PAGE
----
The dollar rose sharply and gold prices fell today as traders scrambled to buy dollars when rumors circulated that U.S. authorities were planning further measures to keep the dollar stable.

The dollar finished with a 1.7 percent gain against the West German mark, a 2.4 percent rise against the Swiss franc and a 1.1 percent advance against the yen of Japan.

As far as could be determined, central bank intervention in support of the dollar wasn't particularly heavy. Gold closed in London at $219.75 a Troy ounce, off $5.45 from Tuesday.

One source of speculation about further U.S. measures was an article in the Frankfurter Allgemeine Zeitung which said the Carter administration couldn't afford to let the dollar keep dropping and that further measures to defend the currency were in store.

Market operators evidently were in a bind because they built up large "short" positions by borrowing dollars and converting them into other currencies, essentially speculating that the dollar would decline. Hence, there was a rush to take profits on the dollar's recent decline now by repurchasing dollars even though there wasn't any confirmation that U.S. authorities are planning new measures.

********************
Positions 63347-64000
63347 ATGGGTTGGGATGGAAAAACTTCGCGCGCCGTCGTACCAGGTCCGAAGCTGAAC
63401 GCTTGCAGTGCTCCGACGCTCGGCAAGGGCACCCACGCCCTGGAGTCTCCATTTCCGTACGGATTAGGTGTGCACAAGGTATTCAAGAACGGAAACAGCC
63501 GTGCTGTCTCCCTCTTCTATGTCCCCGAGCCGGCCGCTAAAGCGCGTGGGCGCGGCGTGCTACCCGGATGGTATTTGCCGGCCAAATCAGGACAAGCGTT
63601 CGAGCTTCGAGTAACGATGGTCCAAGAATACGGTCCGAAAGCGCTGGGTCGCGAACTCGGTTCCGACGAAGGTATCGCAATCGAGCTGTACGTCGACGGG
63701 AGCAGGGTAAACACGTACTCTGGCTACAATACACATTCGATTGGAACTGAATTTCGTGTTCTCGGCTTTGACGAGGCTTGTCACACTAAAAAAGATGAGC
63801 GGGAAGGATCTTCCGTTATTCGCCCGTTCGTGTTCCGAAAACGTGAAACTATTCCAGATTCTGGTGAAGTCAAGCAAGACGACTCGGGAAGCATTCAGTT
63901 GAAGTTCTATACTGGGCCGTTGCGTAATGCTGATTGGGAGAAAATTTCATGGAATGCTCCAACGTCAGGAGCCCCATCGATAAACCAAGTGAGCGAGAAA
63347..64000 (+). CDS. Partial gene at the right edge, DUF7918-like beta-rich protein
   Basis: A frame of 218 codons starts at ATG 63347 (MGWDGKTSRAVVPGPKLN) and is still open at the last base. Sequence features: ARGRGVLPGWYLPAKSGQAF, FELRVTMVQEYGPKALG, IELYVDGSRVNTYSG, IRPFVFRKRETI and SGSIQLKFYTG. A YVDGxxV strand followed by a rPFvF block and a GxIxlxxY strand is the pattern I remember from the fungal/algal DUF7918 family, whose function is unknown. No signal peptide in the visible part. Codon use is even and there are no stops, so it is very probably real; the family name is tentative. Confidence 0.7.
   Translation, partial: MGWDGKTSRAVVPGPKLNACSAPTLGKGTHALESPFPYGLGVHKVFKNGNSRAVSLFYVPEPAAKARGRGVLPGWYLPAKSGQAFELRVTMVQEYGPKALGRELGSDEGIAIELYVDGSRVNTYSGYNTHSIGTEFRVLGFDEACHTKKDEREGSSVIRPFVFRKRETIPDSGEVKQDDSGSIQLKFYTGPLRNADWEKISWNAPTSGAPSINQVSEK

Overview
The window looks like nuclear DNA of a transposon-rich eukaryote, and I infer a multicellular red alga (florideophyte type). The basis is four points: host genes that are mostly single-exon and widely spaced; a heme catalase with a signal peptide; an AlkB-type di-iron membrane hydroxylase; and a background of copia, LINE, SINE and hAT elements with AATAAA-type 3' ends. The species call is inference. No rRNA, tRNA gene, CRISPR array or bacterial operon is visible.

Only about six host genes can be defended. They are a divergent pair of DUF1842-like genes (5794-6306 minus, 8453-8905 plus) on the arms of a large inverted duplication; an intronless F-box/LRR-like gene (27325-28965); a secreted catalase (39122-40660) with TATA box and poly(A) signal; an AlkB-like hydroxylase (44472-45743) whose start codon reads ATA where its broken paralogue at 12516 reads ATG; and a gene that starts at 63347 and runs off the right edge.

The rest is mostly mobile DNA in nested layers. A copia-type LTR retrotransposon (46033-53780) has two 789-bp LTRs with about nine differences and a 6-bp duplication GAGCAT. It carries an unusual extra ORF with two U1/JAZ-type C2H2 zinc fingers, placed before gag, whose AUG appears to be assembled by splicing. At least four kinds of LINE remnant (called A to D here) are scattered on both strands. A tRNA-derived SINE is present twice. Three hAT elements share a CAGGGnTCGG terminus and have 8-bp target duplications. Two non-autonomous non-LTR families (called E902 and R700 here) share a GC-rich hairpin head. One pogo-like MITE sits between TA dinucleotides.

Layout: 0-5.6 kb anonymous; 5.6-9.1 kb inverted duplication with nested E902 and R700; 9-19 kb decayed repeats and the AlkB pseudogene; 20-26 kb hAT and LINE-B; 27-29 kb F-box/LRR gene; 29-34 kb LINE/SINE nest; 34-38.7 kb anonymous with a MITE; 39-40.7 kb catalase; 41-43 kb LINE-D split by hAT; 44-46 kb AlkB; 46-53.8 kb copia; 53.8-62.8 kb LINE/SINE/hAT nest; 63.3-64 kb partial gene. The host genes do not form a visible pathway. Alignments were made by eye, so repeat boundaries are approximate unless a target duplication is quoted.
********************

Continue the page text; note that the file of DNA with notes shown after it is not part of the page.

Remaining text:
The dollar closed at 1,8480 marks up from 1,8175 late yesterday. The day's trading range was abnormally wide with a low of 1,8210 and a high of about 1,8560.

German balance of payments figures released today indicated that multinational corporations had continued to shift funds into marks in November, through adjustments in their import and export patterns.

In trading for Swiss francs the dollar jumped 3.8 centimes to 1.6470. The U.S. currency also advanced to 4.2350 French francs from 4.16 and rose to 196.55 yen from 194.35. Sterling declined to $2.0250 from $2.0363, which represented a smaller decline than posted by other major currencies. Meanwhile, the British Treasury disclosed that the nation's reserves rose by $25 million in December to $15.7 billion. A dealer said the reserve figures indicate Britain's external finances seem to be in good shape.

The Canadian dollar closed at 84.12 U.S. cents, up from 33.98 cents yesterday in moderate trading.